From the Web

The Immortal Life of Henrietta Lacks, the Sequel

After its contributions to science, the HeLa cells may help create laws to protect the privacy of the family of Henrietta Lacks—and yours.

From the Web

Putting the Gene Back in Genealogy

Your DNA holds the secrets of your ancestry, and at least a dozen companies offer to crack the code. But there’s more than a bit of hype here.

Dec 2003
From the Web

Henrietta’s Dance

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An Obsession with Culture

George Gey had a one-track mind. His relentless pursuit of a cure for cancer, sparked as an undergrad at Pitt in the Roaring Twenties, led him to many inventions—not the least of which was “immortal” cells.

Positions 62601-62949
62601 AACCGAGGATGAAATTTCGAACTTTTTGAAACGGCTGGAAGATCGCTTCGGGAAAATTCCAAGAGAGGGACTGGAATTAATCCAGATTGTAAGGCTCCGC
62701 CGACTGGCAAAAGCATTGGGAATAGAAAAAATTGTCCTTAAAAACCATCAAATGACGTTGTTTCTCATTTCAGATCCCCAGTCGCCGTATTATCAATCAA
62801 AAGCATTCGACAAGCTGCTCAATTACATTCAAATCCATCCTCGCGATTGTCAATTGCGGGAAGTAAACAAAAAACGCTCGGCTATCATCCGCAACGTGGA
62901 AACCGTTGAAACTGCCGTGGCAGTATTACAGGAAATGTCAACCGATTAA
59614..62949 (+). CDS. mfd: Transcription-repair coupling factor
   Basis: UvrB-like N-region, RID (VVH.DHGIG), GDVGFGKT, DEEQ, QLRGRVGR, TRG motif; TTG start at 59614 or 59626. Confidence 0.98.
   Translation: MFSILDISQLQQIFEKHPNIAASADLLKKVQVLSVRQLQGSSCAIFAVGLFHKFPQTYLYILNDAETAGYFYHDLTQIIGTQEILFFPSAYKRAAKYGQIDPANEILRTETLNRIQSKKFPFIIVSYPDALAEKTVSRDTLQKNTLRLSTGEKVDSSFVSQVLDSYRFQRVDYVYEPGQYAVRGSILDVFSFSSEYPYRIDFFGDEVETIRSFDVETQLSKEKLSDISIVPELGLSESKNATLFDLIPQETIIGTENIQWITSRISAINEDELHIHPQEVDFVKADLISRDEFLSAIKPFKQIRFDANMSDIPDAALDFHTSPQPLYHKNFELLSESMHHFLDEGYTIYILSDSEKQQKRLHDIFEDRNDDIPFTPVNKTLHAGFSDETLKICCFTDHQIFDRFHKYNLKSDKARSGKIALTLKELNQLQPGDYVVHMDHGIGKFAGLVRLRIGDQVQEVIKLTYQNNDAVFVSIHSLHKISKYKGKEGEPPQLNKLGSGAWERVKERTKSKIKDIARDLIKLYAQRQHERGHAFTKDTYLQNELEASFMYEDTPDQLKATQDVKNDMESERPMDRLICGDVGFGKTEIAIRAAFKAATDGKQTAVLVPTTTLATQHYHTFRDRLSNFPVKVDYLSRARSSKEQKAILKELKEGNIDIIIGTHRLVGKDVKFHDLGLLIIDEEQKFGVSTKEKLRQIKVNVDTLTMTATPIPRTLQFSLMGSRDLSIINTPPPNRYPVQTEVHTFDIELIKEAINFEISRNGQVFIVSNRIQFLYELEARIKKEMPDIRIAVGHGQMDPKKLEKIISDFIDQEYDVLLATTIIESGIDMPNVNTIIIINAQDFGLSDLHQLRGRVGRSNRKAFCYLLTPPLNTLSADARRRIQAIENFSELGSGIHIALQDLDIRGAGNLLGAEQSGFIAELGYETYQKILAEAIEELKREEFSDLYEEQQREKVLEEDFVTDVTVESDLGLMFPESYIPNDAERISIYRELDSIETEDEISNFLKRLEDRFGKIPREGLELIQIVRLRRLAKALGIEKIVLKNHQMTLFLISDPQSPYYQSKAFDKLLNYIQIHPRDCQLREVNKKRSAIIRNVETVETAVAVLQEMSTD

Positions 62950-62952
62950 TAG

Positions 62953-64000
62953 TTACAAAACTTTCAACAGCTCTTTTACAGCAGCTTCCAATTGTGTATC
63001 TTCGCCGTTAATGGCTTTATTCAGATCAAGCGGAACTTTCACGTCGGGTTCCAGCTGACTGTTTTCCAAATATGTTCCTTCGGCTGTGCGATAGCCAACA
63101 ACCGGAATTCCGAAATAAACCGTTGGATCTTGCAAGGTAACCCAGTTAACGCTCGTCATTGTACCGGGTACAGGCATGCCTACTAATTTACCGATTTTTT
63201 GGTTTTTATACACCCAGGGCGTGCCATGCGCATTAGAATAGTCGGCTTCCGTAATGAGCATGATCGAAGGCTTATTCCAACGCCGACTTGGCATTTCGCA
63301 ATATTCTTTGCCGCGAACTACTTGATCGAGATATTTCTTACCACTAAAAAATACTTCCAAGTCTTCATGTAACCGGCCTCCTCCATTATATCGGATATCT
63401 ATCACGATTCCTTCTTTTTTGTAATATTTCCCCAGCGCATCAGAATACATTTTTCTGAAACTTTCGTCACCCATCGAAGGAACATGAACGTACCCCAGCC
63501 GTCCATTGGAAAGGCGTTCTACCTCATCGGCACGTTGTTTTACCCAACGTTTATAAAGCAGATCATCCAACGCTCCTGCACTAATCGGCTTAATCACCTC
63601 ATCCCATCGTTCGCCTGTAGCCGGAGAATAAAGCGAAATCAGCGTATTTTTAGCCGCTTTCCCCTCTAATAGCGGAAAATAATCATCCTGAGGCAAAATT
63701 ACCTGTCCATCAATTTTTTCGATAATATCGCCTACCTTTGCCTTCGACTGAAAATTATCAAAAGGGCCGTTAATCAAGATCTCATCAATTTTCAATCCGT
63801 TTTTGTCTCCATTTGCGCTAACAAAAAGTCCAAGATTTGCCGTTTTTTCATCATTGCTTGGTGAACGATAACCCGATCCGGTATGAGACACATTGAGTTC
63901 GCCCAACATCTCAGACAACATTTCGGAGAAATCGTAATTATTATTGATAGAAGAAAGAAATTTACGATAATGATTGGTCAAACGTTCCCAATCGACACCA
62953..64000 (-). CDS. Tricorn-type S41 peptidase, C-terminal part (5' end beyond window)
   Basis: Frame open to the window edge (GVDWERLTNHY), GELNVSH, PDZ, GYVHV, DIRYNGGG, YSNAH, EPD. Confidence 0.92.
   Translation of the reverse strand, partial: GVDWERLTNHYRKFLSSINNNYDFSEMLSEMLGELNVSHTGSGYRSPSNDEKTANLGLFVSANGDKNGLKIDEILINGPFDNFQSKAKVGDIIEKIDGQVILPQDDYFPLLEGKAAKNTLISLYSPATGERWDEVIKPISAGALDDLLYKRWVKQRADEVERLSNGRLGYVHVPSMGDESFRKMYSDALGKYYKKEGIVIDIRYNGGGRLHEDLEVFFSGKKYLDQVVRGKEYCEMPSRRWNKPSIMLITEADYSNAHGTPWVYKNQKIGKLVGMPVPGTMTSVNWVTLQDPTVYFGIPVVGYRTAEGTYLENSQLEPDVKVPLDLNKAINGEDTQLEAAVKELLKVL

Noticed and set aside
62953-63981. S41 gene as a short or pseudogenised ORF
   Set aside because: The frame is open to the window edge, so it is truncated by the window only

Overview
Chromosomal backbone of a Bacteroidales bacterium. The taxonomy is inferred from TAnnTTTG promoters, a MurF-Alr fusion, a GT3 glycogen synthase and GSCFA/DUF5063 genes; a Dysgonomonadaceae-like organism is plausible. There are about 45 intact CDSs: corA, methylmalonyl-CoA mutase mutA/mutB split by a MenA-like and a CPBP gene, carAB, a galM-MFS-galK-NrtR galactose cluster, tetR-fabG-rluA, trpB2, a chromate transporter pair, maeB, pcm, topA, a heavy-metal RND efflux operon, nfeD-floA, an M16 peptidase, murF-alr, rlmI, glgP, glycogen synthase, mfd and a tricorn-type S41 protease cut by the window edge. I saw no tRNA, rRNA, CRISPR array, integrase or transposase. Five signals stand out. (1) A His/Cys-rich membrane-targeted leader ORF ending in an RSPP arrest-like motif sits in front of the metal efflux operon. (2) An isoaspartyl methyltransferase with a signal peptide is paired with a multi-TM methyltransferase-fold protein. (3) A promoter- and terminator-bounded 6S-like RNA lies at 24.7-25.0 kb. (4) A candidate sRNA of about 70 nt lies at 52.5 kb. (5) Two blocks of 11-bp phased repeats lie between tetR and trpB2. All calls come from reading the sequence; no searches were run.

Mar 2001
From the Web

Creature Comforts

It’s no longer just guide dogs for blind people. Service animals now include monkeys for quadriplegics, parrots for psychotics and at least one assistance duck. Should the law recognize all of them?
From the Web

Fixing Nemo

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Taking the Least of You

The Tissue-Industrial Complex.
From the Web

Two Americas, Two Restaurants, One Town

From the Web

Why Is It So Damn Hard to Change?

You want to exercise more. But rain, fatigue, looming deadlines, and bad sneakers (that’s right—blame the sneakers) get in your way. What is really going on? Why do dieters falter and armchair athletes remain seated? Turns out it’s not about “weakness.” (We can all stop beating up on ourselves right now!) And what we’re learning about the brain points to new strategies that will really—finally!—make all the difference.

From the Web

When Pets Attack

Sure, crime is down, but have you heard about the pack of wild dogs? A Border collie’s near-death experience, and the stubborn loophole that makes the streets of Manhattan a dog-eat-dog world.

May 2005